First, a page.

The Notion of the Studio

These conversations have presented many notions of how all this work might be laid out and categorized, if at all. If it were me I might wish the work just to be spoken of, but then how would it be read? Nothing can ever really be ‘restated’ in replica. Things can be said again, but they will be said anew. One of these possible categories is that of ‘the studio’, or rather the idea of the studio being so strongly present in the earliest years of the work; the work done in the first of the exhibitions sites at Unit 7 Gallery.

Or, perhaps, the idea of the studio is present in these early exhibitions in retrospect, visible in the projects when seen from the distance of the intervening years. But the idea of the studio (a space, first of all, but a space in which a certain activity takes place – the production of work) is very connected to the idea of installation. Installation, as a practice to be curated, does not only mean the staging of work, or making the event of work performative. It means, perhaps, creating the conditions in which work will happen, in which works will work.1This footnote is by the author of the body of the text, and is just to mention the artist whose words are echoed – Pavel Büchler. ‘How a work works’, and other formulations of this phrase, were something he often said whilst teaching.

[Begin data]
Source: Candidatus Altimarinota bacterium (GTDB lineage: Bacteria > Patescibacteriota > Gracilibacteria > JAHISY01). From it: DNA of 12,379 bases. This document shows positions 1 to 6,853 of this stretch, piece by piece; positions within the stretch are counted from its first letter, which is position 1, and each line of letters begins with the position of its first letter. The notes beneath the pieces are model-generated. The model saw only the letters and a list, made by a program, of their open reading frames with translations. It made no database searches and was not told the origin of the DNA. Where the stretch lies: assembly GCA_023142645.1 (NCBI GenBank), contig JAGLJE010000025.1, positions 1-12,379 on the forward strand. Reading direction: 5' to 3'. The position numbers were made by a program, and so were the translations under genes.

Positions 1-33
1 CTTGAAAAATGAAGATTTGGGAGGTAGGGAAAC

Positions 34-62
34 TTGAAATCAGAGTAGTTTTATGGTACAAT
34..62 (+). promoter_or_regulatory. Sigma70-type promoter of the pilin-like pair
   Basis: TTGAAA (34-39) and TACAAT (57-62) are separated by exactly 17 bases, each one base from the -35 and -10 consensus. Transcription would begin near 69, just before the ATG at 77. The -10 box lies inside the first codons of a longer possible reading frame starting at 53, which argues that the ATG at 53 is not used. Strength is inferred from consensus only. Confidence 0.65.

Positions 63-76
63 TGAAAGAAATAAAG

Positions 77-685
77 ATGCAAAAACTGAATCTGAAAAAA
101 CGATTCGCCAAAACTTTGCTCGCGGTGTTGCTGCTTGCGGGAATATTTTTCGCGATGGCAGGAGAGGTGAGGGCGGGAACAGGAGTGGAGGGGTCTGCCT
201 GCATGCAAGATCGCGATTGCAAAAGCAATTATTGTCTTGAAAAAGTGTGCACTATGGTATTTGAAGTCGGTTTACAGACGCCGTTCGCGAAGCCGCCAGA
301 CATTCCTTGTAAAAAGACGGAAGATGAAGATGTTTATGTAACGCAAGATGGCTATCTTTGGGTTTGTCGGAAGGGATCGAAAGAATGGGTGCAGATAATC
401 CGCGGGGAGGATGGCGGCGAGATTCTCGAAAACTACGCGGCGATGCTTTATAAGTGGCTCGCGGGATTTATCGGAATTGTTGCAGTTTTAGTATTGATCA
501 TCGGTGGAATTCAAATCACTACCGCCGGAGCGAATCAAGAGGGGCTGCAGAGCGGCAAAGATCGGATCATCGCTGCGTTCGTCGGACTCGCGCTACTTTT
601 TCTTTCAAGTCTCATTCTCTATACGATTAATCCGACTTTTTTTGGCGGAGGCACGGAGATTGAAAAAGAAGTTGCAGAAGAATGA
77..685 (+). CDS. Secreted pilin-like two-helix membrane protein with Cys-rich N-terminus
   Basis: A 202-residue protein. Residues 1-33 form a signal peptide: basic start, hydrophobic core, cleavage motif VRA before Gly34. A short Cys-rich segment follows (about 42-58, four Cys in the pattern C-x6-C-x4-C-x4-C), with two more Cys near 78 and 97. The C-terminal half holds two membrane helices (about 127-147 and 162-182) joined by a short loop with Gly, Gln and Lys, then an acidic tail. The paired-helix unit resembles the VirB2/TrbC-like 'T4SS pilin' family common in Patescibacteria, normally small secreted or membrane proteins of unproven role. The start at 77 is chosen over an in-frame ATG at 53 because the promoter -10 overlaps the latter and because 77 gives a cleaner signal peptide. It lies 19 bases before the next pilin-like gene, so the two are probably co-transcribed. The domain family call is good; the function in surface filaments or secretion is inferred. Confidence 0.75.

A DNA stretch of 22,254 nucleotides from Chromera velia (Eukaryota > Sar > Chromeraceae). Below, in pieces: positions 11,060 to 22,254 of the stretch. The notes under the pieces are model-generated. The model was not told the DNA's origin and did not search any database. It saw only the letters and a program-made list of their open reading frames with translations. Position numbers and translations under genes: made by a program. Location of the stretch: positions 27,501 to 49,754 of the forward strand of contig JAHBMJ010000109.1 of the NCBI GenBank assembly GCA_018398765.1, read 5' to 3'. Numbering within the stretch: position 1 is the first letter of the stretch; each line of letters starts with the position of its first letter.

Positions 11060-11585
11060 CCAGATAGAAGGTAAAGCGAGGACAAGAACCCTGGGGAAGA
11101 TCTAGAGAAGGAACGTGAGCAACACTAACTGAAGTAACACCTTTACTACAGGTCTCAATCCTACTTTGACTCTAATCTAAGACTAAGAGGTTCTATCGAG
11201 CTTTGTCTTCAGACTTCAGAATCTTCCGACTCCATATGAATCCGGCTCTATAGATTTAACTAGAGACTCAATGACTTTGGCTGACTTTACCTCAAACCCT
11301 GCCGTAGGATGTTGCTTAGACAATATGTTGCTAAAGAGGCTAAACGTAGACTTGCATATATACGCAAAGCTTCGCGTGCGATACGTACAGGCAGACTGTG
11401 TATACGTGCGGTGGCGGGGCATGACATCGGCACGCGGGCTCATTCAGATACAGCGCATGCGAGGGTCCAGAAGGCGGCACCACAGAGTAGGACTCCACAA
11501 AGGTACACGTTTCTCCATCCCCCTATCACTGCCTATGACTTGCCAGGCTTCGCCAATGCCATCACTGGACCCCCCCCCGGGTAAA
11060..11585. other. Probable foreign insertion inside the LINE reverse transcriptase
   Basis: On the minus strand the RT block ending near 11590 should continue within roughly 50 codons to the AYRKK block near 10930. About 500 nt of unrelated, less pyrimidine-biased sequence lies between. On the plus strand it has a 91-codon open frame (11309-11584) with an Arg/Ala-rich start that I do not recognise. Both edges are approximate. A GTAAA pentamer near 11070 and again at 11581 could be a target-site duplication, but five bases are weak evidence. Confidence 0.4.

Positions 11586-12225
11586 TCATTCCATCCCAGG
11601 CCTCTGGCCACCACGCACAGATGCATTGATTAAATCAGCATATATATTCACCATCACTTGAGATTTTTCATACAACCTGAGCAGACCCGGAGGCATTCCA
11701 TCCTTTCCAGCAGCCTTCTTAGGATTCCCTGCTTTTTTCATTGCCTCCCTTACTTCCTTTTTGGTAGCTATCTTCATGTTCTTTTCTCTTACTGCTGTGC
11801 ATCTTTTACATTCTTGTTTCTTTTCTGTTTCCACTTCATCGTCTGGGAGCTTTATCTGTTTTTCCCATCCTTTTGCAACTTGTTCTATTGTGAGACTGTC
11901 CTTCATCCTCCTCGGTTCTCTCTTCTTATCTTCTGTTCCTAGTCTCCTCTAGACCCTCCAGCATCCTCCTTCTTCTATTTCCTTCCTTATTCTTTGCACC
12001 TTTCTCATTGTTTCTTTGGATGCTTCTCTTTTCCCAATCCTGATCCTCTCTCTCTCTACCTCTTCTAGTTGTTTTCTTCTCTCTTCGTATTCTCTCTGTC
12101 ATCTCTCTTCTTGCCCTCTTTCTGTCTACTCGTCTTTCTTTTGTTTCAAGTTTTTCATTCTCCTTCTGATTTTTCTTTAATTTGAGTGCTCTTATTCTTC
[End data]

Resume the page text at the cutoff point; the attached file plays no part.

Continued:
This idea of ‘installation as a practice to be curated’ is an interesting one. A curator arranges and cares for artworks, self-evidently, and also places artworks into matrices of meaning.2One interpretation of Installation art partly refutes the presence of a separate curator; the work is arguably curated by the artist, since it is the artist who seeks to control every aspect of the work: form, content, context, site, distribution and so on. This is not to suggest that the artist is working from a hermetic position; rather, by resorting to world-making the artist has an interest in- and contributes to-, every aspect of the work’s discourse. It follows that a curator of Installation art be not only a traditional exhibition facilitator, but a collaborator. The works in show, when sensitively curated, take on the role of a performer within a polyphonic assembly. One voice, from one source, but a voice amongst others. But within the idea of curating installation, and of writing installation, there is a practice, a space of production, and an act of building to be corralled. But not only ‘corralled’ into an exhibition. There is also an offering made – an offering to the artist of the time and space to practice, and an offering to the viewer to see something building as well as built.